Committee's decision doesn't reflect City Lines' service history
I would like to take this opportunity to thank the citizens of Rochester for your patronage and loyalty to Rochester City Lines over the past 45 years.
In 1966, my mother and father dedicated themselves to creating a public bus system for Rochester, when none was available. Over the years, our family has established and provided a reliable, safe, clean, courteous and affordable service that has helped our city grow and prosper.
We have been a good neighbor and a good corporate citizen; we even operated for many years with no allowance for profit, contrary to the very basis of all business. Rochester City Lines (RCL) operated before receiving a public subsidy, with a public fare subsidy, and we will continue to operate without subsidies to meet the expectations of our neighbors — if the city does not put us out of business.
The city receives money from the state and federal governments that it uses to subsidize in-city transit service to keep the fares low. The city has for many years been content to allow RCL to absorb the capital costs of real estate for garages, yards, administrative facilities and personnel. Our drivers belong to a union, Local 1005 of the ATU . The city has taken money from the Federal Transit Administration to replace the facilities we built at no cost to any taxpayer, and they have put the entire Public Works Department in that new space.
The city buses are paid for with 80 percent federal funding; the balance, over the years, has been paid through a combination of state, city and RCL money. Most years, the city does not put a dime of its own money into the transit provided by RCL. We hire, train, and pay the drivers, mechanics, dispatchers and everyone else it takes to operate transit. All in all, it makes for a sweet deal for the city.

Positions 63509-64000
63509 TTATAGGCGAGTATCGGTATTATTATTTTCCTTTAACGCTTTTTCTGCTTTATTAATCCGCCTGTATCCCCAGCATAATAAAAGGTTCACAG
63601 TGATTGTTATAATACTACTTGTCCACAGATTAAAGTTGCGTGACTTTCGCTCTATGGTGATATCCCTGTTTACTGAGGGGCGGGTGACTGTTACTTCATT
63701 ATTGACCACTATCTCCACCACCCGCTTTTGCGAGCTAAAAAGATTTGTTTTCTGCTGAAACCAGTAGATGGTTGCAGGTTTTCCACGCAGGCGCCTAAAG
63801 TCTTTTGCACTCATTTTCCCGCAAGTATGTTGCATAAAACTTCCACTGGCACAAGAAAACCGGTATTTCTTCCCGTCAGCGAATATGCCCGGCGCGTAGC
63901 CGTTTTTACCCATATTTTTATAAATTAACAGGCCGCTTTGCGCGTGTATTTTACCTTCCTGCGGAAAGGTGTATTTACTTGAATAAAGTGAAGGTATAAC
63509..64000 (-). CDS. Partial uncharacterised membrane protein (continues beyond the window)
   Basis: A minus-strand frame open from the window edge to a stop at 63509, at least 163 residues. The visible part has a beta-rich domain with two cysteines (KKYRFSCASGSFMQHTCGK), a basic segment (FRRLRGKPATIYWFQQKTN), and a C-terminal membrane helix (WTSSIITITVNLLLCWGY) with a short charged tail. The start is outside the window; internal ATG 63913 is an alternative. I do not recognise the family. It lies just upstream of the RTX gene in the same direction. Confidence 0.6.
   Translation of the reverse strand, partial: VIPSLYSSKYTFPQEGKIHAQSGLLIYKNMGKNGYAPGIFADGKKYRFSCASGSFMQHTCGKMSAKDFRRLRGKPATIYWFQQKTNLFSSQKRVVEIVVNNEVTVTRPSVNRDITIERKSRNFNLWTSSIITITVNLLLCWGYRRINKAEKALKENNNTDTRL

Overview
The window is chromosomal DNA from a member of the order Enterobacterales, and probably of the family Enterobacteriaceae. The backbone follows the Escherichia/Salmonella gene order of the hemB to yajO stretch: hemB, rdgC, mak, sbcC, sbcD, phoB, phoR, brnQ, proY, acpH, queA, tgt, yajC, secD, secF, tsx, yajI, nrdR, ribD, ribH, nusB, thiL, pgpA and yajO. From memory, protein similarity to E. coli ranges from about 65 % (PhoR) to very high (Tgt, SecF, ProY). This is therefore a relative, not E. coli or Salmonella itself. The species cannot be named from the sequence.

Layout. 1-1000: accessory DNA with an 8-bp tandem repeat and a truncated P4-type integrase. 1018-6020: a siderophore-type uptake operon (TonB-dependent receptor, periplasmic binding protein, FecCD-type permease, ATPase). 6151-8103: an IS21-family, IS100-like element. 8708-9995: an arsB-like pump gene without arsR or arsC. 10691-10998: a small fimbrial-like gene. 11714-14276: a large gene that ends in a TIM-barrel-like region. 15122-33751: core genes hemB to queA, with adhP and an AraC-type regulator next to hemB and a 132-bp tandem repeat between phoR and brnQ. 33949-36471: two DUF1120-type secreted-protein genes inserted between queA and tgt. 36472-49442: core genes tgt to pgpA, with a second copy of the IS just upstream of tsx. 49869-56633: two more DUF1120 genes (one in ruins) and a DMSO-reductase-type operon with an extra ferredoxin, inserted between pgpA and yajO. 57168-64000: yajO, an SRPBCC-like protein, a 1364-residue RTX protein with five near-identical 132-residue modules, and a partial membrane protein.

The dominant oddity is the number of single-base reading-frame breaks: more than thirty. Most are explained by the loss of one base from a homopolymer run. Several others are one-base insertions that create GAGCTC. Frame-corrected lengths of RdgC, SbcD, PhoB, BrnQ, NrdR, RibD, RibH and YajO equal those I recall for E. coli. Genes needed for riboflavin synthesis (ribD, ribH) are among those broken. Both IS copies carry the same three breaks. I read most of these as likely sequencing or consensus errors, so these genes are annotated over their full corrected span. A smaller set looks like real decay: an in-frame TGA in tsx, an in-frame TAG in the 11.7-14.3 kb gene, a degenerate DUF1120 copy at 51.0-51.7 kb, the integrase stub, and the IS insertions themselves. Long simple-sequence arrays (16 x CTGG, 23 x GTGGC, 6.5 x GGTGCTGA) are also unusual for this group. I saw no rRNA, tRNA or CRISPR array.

Now, the city proposes to hire a contractor to take over the bus service. A contractor, to be picked from four bidders, will be paid a guaranteed fixed return on an hour-for-hour basis. It will have no stake in the success of the system except for keeping the fixed-price fee. That may sound like an improvement to some, but not to me.
The city’s evaluation committee, consisting of city employees and government outside contractors, says that of the four prospective operators, RCL is least likely to provide good service based on past performance. That may seem conceivable to the committee, but inconceivable to the community that knows and relies on our service.
Our peers awarded RCL the "State of MN Transit System of the Year" award in 2003. The city’s evaluating committee even found that RCL would be the least likely of the proposers to successfully assume control of the transit service. Once again, this is inconceivable since we have operated for 46 years with the highest praise and compliments from our customer base and civic and city leaders in prominent positions.
The city adopted the "best value" method for the new contract, meaning that price alone should not be the deciding factor in choosing an operator. We can all appreciate why that would be so. RCL came in second on the objective criterion of price. We are only about 10 percent above the "recommended" choice on a level of bus service that is 20 percent greater than we currently provide. The city will have the chance to negotiate after it selects a contractor. If we kept our "no profit" history, we would be the lowest price bidder, too. Who else would operate for no profit allowance?
My point is that the evaluation committee’s view that RCL does not present the "best value" for Rochester does not reflect the reality of our common experience. The council should reject the evaluation committee’s recommendation when it considers this matter on April 2, and might just do so if the council members hear from the many friends and supporters who have come to know us over the years.